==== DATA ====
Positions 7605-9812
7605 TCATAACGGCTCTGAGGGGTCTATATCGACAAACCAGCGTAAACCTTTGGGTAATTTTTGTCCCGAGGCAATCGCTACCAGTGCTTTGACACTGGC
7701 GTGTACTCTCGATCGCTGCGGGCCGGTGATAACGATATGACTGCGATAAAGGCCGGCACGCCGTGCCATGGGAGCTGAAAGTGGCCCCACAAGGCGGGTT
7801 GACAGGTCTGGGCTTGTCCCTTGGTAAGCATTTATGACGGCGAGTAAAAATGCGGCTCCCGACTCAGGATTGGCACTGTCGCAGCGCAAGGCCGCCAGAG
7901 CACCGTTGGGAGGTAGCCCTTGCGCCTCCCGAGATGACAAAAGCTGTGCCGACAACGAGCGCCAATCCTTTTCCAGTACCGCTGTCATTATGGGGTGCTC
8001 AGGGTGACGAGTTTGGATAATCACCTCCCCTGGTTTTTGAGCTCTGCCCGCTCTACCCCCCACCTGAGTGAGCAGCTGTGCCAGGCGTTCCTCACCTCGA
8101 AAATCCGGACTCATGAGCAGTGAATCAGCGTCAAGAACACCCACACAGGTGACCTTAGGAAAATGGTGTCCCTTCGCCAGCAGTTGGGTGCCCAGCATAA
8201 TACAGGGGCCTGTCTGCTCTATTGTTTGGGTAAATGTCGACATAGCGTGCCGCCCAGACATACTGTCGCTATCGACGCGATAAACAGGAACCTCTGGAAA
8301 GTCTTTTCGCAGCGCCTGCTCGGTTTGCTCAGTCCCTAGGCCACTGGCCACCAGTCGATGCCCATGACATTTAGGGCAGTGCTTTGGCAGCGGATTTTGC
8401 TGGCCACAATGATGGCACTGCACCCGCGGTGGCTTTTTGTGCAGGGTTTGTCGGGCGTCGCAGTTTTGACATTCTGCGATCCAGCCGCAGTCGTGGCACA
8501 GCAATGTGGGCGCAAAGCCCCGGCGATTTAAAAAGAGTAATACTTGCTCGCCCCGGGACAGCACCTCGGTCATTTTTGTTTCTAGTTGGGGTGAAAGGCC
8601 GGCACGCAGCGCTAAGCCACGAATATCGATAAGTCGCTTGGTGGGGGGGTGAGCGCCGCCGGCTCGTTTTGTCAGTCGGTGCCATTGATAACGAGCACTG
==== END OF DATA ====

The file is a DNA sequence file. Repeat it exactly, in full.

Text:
Positions 7605-9812
7605 TCATAACGGCTCTGAGGGGTCTATATCGACAAACCAGCGTAAACCTTTGGGTAATTTTTGTCCCGAGGCAATCGCTACCAGTGCTTTGACACTGGC
7701 GTGTACTCTCGATCGCTGCGGGCCGGTGATAACGATATGACTGCGATAAAGGCCGGCACGCCGTGCCATGGGAGCTGAAAGTGGCCCCACAAGGCGGGTT
7801 GACAGGTCTGGGCTTGTCCCTTGGTAAGCATTTATGACGGCGAGTAAAAATGCGGCTCCCGACTCAGGATTGGCACTGTCGCAGCGCAAGGCCGCCAGAG
7901 CACCGTTGGGAGGTAGCCCTTGCGCCTCCCGAGATGACAAAAGCTGTGCCGACAACGAGCGCCAATCCTTTTCCAGTACCGCTGTCATTATGGGGTGCTC
8001 AGGGTGACGAGTTTGGATAATCACCTCCCCTGGTTTTTGAGCTCTGCCCGCTCTACCCCCCACCTGAGTGAGCAGCTGTGCCAGGCGTTCCTCACCTCGA
8101 AAATCCGGACTCATGAGCAGTGAATCAGCGTCAAGAACACCCACACAGGTGACCTTAGGAAAATGGTGTCCCTTCGCCAGCAGTTGGGTGCCCAGCATAA
8201 TACAGGGGCCTGTCTGCTCTATTGTTTGGGTAAATGTCGACATAGCGTGCCGCCCAGACATACTGTCGCTATCGACGCGATAAACAGGAACCTCTGGAAA
8301 GTCTTTTCGCAGCGCCTGCTCGGTTTGCTCAGTCCCTAGGCCACTGGCCACCAGTCGATGCCCATGACATTTAGGGCAGTGCTTTGGCAGCGGATTTTGC
8401 TGGCCACAATGATGGCACTGCACCCGCGGTGGCTTTTTGTGCAGGGTTTGTCGGGCGTCGCAGTTTTGACATTCTGCGATCCAGCCGCAGTCGTGGCACA
8501 GCAATGTGGGCGCAAAGCCCCGGCGATTTAAAAAGAGTAATACTTGCTCGCCCCGGGACAGCACCTCGGTCATTTTTGTTTCTAGTTGGGGTGAAAGGCC
8601 GGCACGCAGCGCTAAGCCACGAATATCGATAAGTCGCTTGGTGGGGGGGTGAGCGCCGCCGGCTCGTTTTGTCAGTCGGTGCCATTGATAACGAGCACTG